By Tsering Dhundup
DHARAMSHALA, July 19: China’s construction of the world’s first super dam in occupied Tibet, near its border with India, has drawn the attention of strategic analysts and experts, who raised concerns about the project’s environmental impact and potential geopolitical implications. With a planned capacity of 60 gigawatts, the dam is set to generate three times more electricity than the current largest hydropower plant, the Three Gorges Dam. However, China’s lack of transparency regarding the project has sparked worries among neighbouring countries.
Renowned strategic analyst Brahma Chellaney has highlighted the secrecy surrounding major dam projects on international rivers, citing China’s tendency to disclose information only when satellite imagery reveals the construction activity. The proposed dam is situated in the Yarlung Tsangpo (Brahmaputra) gorge, which has abundant untapped water reserves and significant river energy potential. This combination has attracted Chinese dam builders, but Chellaney warns that the project carries substantial risks.
One of the primary concerns is the seismically active region where the dam is being built. The south-eastern part of the Tibetan Plateau lies on a geological fault line where the Indian and Eurasian plates collide, making it susceptible to earthquakes. Past instances have linked dam construction near seismic faults to major earthquakes, such as the devastating May 12, 2008, Sichuan earthquake that claimed 87,583 lives. Additionally, the dam could pose a threat to downstream communities if flash floods occur due to torrential monsoon rains in the Great Bend of the Brahmaputra.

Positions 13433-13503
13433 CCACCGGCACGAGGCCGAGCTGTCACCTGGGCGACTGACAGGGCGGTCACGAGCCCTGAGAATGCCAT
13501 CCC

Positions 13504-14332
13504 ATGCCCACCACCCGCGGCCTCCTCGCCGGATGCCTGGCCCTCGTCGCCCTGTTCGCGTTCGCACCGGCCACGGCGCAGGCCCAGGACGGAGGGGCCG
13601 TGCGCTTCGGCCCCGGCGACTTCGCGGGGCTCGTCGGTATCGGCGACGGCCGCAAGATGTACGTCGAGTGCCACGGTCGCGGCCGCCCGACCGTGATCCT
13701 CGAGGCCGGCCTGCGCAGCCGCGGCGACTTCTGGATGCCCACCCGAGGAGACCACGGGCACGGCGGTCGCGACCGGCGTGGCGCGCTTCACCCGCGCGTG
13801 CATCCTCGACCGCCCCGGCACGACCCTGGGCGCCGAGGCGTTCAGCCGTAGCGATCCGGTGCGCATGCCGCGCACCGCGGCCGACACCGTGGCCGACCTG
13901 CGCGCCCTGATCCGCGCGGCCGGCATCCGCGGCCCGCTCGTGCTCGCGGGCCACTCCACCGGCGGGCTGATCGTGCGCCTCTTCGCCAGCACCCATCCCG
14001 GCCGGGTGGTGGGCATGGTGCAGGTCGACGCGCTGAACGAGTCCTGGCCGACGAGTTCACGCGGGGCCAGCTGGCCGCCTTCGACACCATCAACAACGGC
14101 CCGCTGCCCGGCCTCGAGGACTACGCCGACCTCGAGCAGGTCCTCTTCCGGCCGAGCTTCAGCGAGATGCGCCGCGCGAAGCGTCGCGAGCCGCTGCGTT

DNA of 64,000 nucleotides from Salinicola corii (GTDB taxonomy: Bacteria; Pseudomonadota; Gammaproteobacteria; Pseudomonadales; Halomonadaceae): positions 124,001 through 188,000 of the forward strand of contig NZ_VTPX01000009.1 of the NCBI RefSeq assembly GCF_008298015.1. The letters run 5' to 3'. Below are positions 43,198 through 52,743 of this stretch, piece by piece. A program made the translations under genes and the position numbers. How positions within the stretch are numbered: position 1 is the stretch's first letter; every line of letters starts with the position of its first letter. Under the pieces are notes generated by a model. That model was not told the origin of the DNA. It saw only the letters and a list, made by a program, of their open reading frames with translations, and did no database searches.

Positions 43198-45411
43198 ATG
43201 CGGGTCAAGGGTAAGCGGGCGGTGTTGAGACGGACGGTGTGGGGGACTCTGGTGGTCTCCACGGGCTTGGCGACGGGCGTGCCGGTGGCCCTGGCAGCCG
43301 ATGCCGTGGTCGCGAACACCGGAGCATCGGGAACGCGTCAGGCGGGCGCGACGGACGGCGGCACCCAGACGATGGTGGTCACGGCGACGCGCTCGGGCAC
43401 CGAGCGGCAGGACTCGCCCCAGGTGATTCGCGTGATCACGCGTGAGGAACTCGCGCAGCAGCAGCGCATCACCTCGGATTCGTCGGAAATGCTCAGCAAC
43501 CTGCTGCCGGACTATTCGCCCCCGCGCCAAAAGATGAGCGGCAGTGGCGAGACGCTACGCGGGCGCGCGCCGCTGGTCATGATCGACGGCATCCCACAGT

Ecologically, the super dam could cause significant problems. China’s previous construction of 11 large dams on the upper reaches of the Mekong River has negatively impacted downstream nations, including recurring droughts. Now, China’s focus on tapping the water resources of the Brahmaputra Basin raises concerns about further ecological damage. The consequences are expected to affect not only downstream Bangladesh but also Tibet, which is renowned for its biodiversity.
The timing of China’s announcement regarding the dam project is also significant. Construction was well underway when the Chinese government first disclosed the project to the National People’s Congress for approval. By completing the necessary infrastructure beforehand, China managed to transport heavy equipment, materials, and workers to the remote site before seeking official approval. This approach raises questions about China’s intentions and potential leverage over transboundary river flows, particularly in its relationship with rival India.
According to international law, a lower riparian country cannot veto upper riparian interventions in a river. However, as the lower riparian in this case, India can request prior notice, detailed technical information, consultations, and the consideration of avoiding substantial harm or significant injury. Strategic and economic affairs analyst Vaishali Basu Sharma highlights India’s concerns over China’s adherence to these principles and whether China will prioritize India’s interests in the project.
There are also speculations that China may divert the river northward to address water scarcity in certain parts of the country. Either scenario—ecological upheaval or reduced water flow—would have significant implications for India. As China’s super dam project progresses, concerns about its environmental impact, seismic risks, and geopolitical implications continue to mount.